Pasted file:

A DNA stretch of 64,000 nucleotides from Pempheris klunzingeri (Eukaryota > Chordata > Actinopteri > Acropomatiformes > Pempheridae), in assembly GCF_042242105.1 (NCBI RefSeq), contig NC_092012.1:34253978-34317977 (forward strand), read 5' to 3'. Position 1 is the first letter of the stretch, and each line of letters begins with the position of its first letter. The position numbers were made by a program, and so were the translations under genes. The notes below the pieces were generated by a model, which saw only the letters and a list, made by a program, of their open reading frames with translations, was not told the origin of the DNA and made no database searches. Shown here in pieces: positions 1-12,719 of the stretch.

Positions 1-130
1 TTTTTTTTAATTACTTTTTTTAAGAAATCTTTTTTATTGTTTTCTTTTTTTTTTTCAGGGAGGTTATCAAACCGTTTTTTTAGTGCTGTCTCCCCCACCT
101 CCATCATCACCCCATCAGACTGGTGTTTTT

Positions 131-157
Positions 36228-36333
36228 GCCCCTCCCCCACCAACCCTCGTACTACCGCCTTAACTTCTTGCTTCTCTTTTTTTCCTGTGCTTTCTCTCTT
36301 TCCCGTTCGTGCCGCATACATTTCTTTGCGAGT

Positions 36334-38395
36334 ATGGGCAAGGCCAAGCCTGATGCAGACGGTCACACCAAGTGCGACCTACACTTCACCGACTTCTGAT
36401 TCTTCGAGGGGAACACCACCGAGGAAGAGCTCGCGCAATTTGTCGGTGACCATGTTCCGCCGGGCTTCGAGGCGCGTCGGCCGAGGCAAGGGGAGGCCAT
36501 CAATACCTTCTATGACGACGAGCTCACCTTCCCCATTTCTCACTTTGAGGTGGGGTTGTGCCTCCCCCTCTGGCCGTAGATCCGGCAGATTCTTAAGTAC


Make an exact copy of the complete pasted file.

A DNA stretch of 64,000 nucleotides from Pempheris klunzingeri (Eukaryota > Chordata > Actinopteri > Acropomatiformes > Pempheridae), in assembly GCF_042242105.1 (NCBI RefSeq), contig NC_092012.1:34253978-34317977 (forward strand), read 5' to 3'. Position 1 is the first letter of the stretch, and each line of letters begins with the position of its first letter. The position numbers were made by a program, and so were the translations under genes. The notes below the pieces were generated by a model, which saw only the letters and a list, made by a program, of their open reading frames with translations, was not told the origin of the DNA and made no database searches. Shown here in pieces: positions 1-12,719 of the stretch.

Positions 1-130
1 TTTTTTTTAATTACTTTTTTTAAGAAATCTTTTTTATTGTTTTCTTTTTTTTTTTCAGGGAGGTTATCAAACCGTTTTTTTAGTGCTGTCTCCCCCACCT
101 CCATCATCACCCCATCAGACTGGTGTTTTT

Positions 131-157
Positions 36228-36333
36228 GCCCCTCCCCCACCAACCCTCGTACTACCGCCTTAACTTCTTGCTTCTCTTTTTTTCCTGTGCTTTCTCTCTT
36301 TCCCGTTCGTGCCGCATACATTTCTTTGCGAGT

Positions 36334-38395
36334 ATGGGCAAGGCCAAGCCTGATGCAGACGGTCACACCAAGTGCGACCTACACTTCACCGACTTCTGAT
36401 TCTTCGAGGGGAACACCACCGAGGAAGAGCTCGCGCAATTTGTCGGTGACCATGTTCCGCCGGGCTTCGAGGCGCGTCGGCCGAGGCAAGGGGAGGCCAT
36501 CAATACCTTCTATGACGACGAGCTCACCTTCCCCATTTCTCACTTTGAGGTGGGGTTGTGCCTCCCCCTCTGGCCGTAGATCCGGCAGATTCTTAAGTAC